When shopping for new wheels, or maintaining what’s already on your car it’s important to know the different wheel finishes, and how to properly care for each. The most popular wheel finishes have drastically different ways to clean and maintain and it’s not possible to do properly unless you know what’s on your car but don’t worry… today we’re going to dive deep you’ll learn about all the popular wheel finishes available today.
Painted wheels are very common and have a coating virtually identical to the surface of your car’s body. The color is chemically bonded and typically clear coated for durability and UV protection just like the hood of your car. Painted wheels are very easy to clean and maintain and repair if necessary. A majority of the wheels in our catalog have a painted finish.
Powder coating is a type of coating that is applied by spraying a free-flowing dry powder using an electrostatic gun and curing in an oven. During the curing process, the powder begins to melt and chemically reacts to form a higher molecular weight polymer that’s extremely tough and durable. Powder coated wheels have a thicker coating than those with liquid paint and powder does not run or drip, so powder coated wheels usually have less variance in finish than a painted wheel. One disadvantage of powder coating is that removing the powder coat for refinishing is much more difficult than paint. Abrasive blasting or high heat is needed which can negatively affect the integrity of the wheel. Many people incorrectly assume that when refinishing a wheel, powder coating is needed however it’s much easier and less expensive to have wheels custom painted.
Machining is a process in which a piece of raw aluminum is cut by a controlled removal process. Typically, a wheel is spun and a CNC diamond coated bit removes a layer from all or part of the wheel. Depending on the type of lathe tools used, machining can result in a wide range of dull to highly reflective raw aluminum finishes. Frequently, the lip of a wheel is machined to give a two-tone appearance. Machining is also used to give a sharper front edge than can be achieved by simply casting a wheel in a mold. Machined finishes are almost always clear coated for protection and are maintained just like a painted finish wheel.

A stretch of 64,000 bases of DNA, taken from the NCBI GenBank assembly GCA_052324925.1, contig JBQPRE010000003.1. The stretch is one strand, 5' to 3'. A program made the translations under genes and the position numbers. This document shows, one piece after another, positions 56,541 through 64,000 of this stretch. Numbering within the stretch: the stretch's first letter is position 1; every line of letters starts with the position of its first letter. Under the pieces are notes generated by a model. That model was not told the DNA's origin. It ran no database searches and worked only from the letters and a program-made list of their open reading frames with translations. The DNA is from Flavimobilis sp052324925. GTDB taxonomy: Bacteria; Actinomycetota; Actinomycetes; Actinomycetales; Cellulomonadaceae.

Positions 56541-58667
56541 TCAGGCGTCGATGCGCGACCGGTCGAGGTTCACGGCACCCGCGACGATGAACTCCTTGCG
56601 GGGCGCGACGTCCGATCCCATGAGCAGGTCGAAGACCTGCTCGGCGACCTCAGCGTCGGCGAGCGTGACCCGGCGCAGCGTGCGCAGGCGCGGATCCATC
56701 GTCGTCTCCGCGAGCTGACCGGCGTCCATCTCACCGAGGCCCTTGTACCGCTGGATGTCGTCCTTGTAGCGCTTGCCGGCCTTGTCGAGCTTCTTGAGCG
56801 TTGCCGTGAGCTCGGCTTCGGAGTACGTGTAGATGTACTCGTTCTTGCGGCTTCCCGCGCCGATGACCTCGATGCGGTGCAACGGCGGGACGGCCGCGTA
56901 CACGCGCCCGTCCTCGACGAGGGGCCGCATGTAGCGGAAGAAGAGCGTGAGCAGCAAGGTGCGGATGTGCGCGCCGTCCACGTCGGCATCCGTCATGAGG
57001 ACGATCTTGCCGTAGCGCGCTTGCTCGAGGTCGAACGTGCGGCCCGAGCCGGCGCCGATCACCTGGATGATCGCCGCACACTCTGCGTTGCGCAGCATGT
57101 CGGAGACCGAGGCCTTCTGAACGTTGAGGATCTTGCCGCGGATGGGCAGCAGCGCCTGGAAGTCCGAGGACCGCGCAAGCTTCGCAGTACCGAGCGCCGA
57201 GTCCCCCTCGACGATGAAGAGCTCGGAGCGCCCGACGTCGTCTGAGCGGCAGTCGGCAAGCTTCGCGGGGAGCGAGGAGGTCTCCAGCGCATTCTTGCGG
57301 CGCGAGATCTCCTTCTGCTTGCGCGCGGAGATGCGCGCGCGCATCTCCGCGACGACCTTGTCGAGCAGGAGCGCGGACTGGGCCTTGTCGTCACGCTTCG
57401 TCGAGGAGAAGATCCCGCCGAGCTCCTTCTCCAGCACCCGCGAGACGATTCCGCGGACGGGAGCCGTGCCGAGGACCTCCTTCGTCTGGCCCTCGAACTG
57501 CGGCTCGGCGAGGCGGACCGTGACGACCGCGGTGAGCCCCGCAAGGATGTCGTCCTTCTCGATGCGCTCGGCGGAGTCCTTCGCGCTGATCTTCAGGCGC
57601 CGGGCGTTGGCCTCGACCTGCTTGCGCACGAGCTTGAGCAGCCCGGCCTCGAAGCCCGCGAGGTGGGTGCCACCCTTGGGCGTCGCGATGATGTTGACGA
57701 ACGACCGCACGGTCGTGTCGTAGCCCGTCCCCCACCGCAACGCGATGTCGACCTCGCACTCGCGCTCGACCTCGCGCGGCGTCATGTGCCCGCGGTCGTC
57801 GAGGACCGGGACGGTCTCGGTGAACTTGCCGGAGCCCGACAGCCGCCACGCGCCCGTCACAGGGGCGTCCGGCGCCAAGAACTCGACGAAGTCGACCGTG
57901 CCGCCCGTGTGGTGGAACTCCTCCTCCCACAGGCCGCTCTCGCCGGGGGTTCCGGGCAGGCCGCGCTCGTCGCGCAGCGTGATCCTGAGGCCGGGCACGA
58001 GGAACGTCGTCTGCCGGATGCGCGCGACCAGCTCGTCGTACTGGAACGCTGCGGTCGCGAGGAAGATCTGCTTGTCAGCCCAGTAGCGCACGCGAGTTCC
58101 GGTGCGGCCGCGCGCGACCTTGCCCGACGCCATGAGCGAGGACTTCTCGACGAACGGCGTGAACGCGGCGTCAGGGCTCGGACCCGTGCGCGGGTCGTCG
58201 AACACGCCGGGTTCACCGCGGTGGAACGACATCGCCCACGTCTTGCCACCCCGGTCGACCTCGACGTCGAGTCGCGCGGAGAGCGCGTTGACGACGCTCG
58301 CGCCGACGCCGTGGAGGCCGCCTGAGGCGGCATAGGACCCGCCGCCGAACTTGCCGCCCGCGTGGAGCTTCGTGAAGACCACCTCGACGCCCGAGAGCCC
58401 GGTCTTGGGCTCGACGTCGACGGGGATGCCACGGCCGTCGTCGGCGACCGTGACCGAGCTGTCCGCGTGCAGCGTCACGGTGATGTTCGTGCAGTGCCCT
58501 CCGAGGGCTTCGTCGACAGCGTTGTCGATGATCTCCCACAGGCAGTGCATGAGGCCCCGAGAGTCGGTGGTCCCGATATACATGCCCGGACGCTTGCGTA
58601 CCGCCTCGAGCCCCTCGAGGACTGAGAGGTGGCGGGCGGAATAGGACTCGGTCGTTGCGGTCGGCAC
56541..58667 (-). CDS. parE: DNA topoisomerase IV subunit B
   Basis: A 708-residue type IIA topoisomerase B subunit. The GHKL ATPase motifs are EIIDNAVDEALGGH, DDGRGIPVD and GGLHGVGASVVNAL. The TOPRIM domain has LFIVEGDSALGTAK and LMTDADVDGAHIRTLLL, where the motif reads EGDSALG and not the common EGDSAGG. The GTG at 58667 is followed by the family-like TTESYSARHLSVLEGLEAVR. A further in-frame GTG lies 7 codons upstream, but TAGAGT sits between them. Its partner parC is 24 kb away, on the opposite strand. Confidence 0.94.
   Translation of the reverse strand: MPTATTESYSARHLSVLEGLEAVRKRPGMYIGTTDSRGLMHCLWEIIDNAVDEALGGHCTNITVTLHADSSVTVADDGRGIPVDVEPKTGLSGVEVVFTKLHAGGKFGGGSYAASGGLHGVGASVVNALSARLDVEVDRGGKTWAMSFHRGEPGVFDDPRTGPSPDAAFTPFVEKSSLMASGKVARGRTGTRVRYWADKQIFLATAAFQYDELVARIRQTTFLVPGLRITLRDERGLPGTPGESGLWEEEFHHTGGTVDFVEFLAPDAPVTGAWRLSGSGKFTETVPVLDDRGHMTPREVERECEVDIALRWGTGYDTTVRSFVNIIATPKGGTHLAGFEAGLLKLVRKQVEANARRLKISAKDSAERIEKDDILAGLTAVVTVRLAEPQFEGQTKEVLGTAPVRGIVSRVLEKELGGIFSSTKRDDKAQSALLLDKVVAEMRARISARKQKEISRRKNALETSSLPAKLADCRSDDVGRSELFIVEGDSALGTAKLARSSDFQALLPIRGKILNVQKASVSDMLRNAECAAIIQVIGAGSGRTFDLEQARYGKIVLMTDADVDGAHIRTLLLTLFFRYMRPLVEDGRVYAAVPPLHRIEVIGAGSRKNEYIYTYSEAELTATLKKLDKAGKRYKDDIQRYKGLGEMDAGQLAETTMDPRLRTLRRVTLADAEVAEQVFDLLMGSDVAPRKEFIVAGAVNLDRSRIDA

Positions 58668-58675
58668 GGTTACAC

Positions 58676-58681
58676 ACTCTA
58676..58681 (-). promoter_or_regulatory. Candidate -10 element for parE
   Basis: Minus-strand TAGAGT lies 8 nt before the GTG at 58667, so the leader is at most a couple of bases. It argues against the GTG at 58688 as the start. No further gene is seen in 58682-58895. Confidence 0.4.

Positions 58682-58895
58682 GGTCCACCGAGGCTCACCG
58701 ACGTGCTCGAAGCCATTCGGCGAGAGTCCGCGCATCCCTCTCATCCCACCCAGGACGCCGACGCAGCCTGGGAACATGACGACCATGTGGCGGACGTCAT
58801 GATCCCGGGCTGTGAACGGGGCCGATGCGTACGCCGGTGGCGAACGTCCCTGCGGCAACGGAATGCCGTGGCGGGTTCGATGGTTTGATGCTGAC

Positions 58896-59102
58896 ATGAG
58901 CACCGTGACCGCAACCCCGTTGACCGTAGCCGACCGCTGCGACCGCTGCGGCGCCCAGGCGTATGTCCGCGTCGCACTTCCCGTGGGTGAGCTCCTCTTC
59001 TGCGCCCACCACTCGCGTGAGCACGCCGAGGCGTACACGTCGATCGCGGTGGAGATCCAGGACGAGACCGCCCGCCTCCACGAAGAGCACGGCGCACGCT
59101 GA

Physical Vapor Deposition (PVD)
PVD is a method in which a vapor transforms to a thin film which can result in a very shiny, chrome-like finish. PVD finishes are extremely durable and are not only used on wheels but also on exterior cladding of buildings, and on the Space Gray and Gold finishes of the iPhone X and XS. Some wheel manufacturers refer to the finish as PVD, while others use trade names such as XXR Platinum and Black Platinum finishes. PVD has become increasingly popular for a number of reasons. PVD is much more environmentally friendly than painted or electroplated wheels, and much more cost effective than chrome plating. It’s important to note that while PVD wheels often have a chrome-like finish, use of a cleaning product designed for chrome wheels will instantly destroy a PVD wheel. PVD Wheels are almost always clear coated for protection and should be cleaned and maintained like a painted wheel.
Anodizing is an electrochemical process that increases the thickness of the natural oxide layer on the surface of metal parts, and is not only decorative but also prevents corrosion of the wheel. Anodizing aluminum alloy changes the microscopic texture of the wheel, and is typically porous so anodized wheels are typically finished in a clear coat paint, and thus should be cleaned and maintained just like a clear coated painted wheel.
Chrome plating is a shiny, mirror-like finish. It’s performed by inserting the wheel in a chrome plating vat where current is applied to attain the desired finish. Chrome plating results in a durable finish which is resistant to rust and corrosion. Once extremely popular, chrome plating is much less common today due to high cost, and alternatives such as PVD finishes. The process of chrome plating involves toxic substances and involves many restrictions and regulations. For this reason, there are few facilities remaining which are able to continue offering chrome plating services resulting in high manufacturing costs.
Wheels are not limited to only one type of finish. Many wheels contain a combination of finishes, resulting in a unique final product. Painting, machining, anodizing, PVD can all be combined on a single wheel.
These are the common types of wheel finishing. Check out our article of Wheel Cleaning & Care Tips to learn how to keep your wheels looking good.